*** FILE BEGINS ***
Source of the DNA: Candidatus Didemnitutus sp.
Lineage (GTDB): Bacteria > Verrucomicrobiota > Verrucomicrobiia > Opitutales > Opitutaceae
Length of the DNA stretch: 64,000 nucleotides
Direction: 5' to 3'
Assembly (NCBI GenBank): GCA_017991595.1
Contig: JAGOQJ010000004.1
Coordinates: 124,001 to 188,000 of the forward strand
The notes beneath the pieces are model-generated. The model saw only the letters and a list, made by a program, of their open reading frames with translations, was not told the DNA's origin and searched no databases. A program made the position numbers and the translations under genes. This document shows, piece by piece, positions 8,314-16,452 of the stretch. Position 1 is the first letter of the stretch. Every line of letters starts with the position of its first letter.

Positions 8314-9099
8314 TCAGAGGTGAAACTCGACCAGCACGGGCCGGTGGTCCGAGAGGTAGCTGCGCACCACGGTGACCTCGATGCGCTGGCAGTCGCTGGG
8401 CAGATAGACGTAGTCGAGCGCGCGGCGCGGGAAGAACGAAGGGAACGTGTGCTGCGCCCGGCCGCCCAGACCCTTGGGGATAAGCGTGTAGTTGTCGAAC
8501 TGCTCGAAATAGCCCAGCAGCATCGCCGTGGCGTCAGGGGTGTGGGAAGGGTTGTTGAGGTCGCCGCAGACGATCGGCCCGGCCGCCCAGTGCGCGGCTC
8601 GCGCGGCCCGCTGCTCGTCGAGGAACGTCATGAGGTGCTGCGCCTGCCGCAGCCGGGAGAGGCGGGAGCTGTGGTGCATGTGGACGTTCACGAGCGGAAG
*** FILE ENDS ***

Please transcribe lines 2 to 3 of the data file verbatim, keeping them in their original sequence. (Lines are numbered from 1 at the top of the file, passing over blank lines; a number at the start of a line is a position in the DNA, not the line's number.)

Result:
Lineage (GTDB): Bacteria > Verrucomicrobiota > Verrucomicrobiia > Opitutales > Opitutaceae
Length of the DNA stretch: 64,000 nucleotides